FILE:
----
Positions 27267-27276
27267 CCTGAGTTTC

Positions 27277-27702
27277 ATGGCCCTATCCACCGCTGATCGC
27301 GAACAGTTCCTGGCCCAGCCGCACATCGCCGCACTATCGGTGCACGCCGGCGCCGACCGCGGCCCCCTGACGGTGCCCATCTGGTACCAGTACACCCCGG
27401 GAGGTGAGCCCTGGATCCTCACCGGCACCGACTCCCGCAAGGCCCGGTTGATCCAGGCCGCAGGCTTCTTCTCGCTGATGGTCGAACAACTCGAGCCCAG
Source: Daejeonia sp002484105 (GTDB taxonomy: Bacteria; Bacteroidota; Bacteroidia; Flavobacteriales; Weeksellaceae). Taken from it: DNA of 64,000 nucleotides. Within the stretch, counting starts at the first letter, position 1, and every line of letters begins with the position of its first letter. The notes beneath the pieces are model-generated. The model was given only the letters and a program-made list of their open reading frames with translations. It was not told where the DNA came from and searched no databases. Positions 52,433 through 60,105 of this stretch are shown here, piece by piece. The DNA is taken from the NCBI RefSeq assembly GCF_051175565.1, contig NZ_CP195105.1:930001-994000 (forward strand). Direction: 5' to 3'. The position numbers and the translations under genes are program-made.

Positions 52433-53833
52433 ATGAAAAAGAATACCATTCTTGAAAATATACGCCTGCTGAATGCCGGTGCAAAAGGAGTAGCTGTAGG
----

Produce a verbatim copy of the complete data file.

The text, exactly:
Positions 27267-27276
27267 CCTGAGTTTC

Positions 27277-27702
27277 ATGGCCCTATCCACCGCTGATCGC
27301 GAACAGTTCCTGGCCCAGCCGCACATCGCCGCACTATCGGTGCACGCCGGCGCCGACCGCGGCCCCCTGACGGTGCCCATCTGGTACCAGTACACCCCGG
27401 GAGGTGAGCCCTGGATCCTCACCGGCACCGACTCCCGCAAGGCCCGGTTGATCCAGGCCGCAGGCTTCTTCTCGCTGATGGTCGAACAACTCGAGCCCAG
Source: Daejeonia sp002484105 (GTDB taxonomy: Bacteria; Bacteroidota; Bacteroidia; Flavobacteriales; Weeksellaceae). Taken from it: DNA of 64,000 nucleotides. Within the stretch, counting starts at the first letter, position 1, and every line of letters begins with the position of its first letter. The notes beneath the pieces are model-generated. The model was given only the letters and a program-made list of their open reading frames with translations. It was not told where the DNA came from and searched no databases. Positions 52,433 through 60,105 of this stretch are shown here, piece by piece. The DNA is taken from the NCBI RefSeq assembly GCF_051175565.1, contig NZ_CP195105.1:930001-994000 (forward strand). Direction: 5' to 3'. The position numbers and the translations under genes are program-made.

Positions 52433-53833
52433 ATGAAAAAGAATACCATTCTTGAAAATATACGCCTGCTGAATGCCGGTGCAAAAGGAGTAGCTGTAGG